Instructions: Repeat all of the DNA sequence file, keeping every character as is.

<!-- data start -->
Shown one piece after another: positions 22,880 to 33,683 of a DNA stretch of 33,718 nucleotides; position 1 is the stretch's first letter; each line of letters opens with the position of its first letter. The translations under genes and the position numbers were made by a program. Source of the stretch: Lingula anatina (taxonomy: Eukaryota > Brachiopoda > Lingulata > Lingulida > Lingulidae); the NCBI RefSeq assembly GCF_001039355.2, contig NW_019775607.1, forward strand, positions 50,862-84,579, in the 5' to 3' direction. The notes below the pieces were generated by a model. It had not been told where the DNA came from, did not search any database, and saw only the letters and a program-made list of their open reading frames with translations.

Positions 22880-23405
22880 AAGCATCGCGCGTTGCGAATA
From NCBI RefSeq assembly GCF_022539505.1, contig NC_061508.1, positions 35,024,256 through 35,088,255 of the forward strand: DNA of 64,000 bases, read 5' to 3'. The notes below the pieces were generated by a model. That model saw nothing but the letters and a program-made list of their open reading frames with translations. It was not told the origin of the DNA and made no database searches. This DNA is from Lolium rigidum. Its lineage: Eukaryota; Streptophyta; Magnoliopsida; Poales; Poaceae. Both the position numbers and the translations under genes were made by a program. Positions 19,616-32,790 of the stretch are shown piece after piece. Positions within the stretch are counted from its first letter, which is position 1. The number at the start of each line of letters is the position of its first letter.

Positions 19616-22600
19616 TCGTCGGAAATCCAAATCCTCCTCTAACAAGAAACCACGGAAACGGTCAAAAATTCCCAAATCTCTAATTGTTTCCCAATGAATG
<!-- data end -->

Shown one piece after another: positions 22,880 to 33,683 of a DNA stretch of 33,718 nucleotides; position 1 is the stretch's first letter; each line of letters opens with the position of its first letter. The translations under genes and the position numbers were made by a program. Source of the stretch: Lingula anatina (taxonomy: Eukaryota > Brachiopoda > Lingulata > Lingulida > Lingulidae); the NCBI RefSeq assembly GCF_001039355.2, contig NW_019775607.1, forward strand, positions 50,862-84,579, in the 5' to 3' direction. The notes below the pieces were generated by a model. It had not been told where the DNA came from, did not search any database, and saw only the letters and a program-made list of their open reading frames with translations.

Positions 22880-23405
22880 AAGCATCGCGCGTTGCGAATA
From NCBI RefSeq assembly GCF_022539505.1, contig NC_061508.1, positions 35,024,256 through 35,088,255 of the forward strand: DNA of 64,000 bases, read 5' to 3'. The notes below the pieces were generated by a model. That model saw nothing but the letters and a program-made list of their open reading frames with translations. It was not told the origin of the DNA and made no database searches. This DNA is from Lolium rigidum. Its lineage: Eukaryota; Streptophyta; Magnoliopsida; Poales; Poaceae. Both the position numbers and the translations under genes were made by a program. Positions 19,616-32,790 of the stretch are shown piece after piece. Positions within the stretch are counted from its first letter, which is position 1. The number at the start of each line of letters is the position of its first letter.

Positions 19616-22600
19616 TCGTCGGAAATCCAAATCCTCCTCTAACAAGAAACCACGGAAACGGTCAAAAATTCCCAAATCTCTAATTGTTTCCCAATGAATG